October 15, 2015

No Interest in Love by Cassie Mae

No Interest in Love by Cassie Mae
Series: All About Love #2
Source: E-Arc from Netgalley
Publisher: Loveswept
Publication Date: December 22nd 2015
Age Genre: New Adult
When Jace Carver snags a minor part in his buddy’s zombie flick, he suddenly starts getting noticed all over the place. Even Hollywood megastar Carletta Ocean—known for her extensive “research” with her male co-stars—wants Jace for her new rom-com. The role could be a game-changer . . . if Jace nails the audition.
As Jace’s agent, Shaylene Kwak is all business, and isn’t about to let her favorite client blow this opportunity. Since their college years, Shay has been immune to Jace’s charm and rock-hard body. But long hours in close company have a way of wearing down even the best defenses, and when their platonic teasing turns into serious flirting, Jace and Shay are no longer able to resist what’s been right in front of them the entire time.
Shay knows Jace’s love-’em-and-leave-’em history with women. She’s not about to be just another notch in his belt. And it’s true, Jace has never wanted more than a one-night stand—until now. But at the end of the line, he’s got a choice: sleep with Carletta and seal the deal, or risk his career for a shot at true love with Shay.

For those of you who don't know, I love Cassie Mae and her stories. I love her romances. I love her characters, and the plots. So, it's really no surprise that I quite enjoyed No Interest in Love. 

The story here is quite simple - it's a road trip story, where two people who have known each other for years are now forced to be in such close proximity for such a long time that they start noticing each other's... appeal. Even if they swore they will never go there with each other.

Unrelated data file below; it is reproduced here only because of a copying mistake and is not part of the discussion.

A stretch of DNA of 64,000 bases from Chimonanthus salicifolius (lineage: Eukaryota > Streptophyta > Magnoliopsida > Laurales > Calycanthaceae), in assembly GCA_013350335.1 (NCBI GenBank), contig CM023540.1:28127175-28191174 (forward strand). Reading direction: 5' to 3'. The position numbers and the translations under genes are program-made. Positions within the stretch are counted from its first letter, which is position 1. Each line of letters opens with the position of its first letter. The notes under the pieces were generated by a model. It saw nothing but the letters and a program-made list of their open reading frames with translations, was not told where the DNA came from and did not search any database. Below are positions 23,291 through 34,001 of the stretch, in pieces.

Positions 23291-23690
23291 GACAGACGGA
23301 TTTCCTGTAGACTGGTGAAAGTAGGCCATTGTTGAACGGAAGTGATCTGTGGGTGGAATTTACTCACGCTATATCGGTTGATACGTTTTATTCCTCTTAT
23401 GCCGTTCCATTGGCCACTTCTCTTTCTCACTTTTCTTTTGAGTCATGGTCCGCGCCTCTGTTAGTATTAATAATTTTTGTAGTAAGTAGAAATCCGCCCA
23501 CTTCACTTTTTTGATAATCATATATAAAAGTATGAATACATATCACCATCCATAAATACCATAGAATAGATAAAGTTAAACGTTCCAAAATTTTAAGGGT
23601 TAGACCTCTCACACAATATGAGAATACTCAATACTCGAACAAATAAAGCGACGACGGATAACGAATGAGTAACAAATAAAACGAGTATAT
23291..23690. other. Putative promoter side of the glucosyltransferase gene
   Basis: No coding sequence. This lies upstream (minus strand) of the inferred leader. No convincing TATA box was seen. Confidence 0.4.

Telling the story is Jace, an aspiring actor who is really all about the women acting will get him. He follows the "Stinson" approach to life--Barney Stinson. And while he had a heart of gold underneath it all, I didn't like his attitude about his job. Was he serious about it? Absolutely. Did he do it from the right reasons? Nope. 

The most interesting aspect about Jace was his struggles with reading and writing, and I kind of wish we got to see more of that. It gave his character much needed vulnerability that helped ease his otherwise slight douche-ness and making him more of a lovable jerk

Shay is a strong girl known mostly for being Elmo girl. You know, from the meme? Yep. She's also Jace's manager. She is this strong girl who never shows weakness and is known for her (attempt at) poker face. 

The best part about this book is hands down seeing two people fall in love. This book really does bring across the little moments that make them attracted to one another. The small things the other person does that makes it impossible not to fall in love with them. 

That said, I didn't like this one quite as much as I did Doing It For Love... though maybe I'm being unfair, because I freakin' ADORED that one. 

Mostly because of a couple of things. 

The most prominent one was the lack of actual showbiz in this book. I love a good road-trip story, but the motivation behind this one is an audition. It's a love story between an actor and his manager for god's sake! But we get very little about showbiz. Barely any line rehearsals, with only one being meaningful. 

We get almost nothing on Shay's side of things, either. Like, the managing bit. I still don't quite understand what Shay's role is, because apparently she is not exactly Jace's manager. In general I felt like we got very little on Shay's side of things. I didn't get to know her half as well as I did Jace.

And then at the end... what happened with that uber important job? We learn nothing about it! It's like the whole subject of their careers is used as nothing more than a MacGuffin--a plot device, and therefore it's not really important what happens with it. But it shouldn't be this way. At least not to me. 

All these things bothered me. They were like little nuggets of information that I needed for the experience to be complete but didn't actually get to experience. 

However, I still enjoyed this book. And I would definitely read the next one Mae writes. 


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